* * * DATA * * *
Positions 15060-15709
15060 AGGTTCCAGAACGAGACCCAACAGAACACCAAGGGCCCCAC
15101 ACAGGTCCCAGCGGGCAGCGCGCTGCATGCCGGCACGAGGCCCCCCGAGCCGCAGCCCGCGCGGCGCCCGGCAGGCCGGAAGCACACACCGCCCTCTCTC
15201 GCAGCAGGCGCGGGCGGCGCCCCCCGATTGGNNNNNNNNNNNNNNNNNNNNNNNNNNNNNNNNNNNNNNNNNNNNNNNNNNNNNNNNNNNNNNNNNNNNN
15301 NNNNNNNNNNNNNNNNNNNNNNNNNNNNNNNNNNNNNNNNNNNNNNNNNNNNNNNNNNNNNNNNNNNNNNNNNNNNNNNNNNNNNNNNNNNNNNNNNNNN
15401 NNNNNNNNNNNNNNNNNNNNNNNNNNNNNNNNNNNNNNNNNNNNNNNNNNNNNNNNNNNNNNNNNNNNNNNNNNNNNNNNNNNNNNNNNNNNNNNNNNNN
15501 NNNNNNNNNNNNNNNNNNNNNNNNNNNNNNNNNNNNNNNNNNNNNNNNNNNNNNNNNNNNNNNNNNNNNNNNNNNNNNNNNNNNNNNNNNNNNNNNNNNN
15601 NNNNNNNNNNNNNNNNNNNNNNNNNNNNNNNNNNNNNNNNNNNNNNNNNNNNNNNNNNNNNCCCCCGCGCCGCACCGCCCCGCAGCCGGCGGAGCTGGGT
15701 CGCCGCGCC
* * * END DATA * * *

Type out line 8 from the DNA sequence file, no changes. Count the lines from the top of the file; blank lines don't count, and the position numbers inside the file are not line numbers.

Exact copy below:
15601 NNNNNNNNNNNNNNNNNNNNNNNNNNNNNNNNNNNNNNNNNNNNNNNNNNNNNNNNNNNNNCCCCCGCGCCGCACCGCCCCGCAGCCGGCGGAGCTGGGT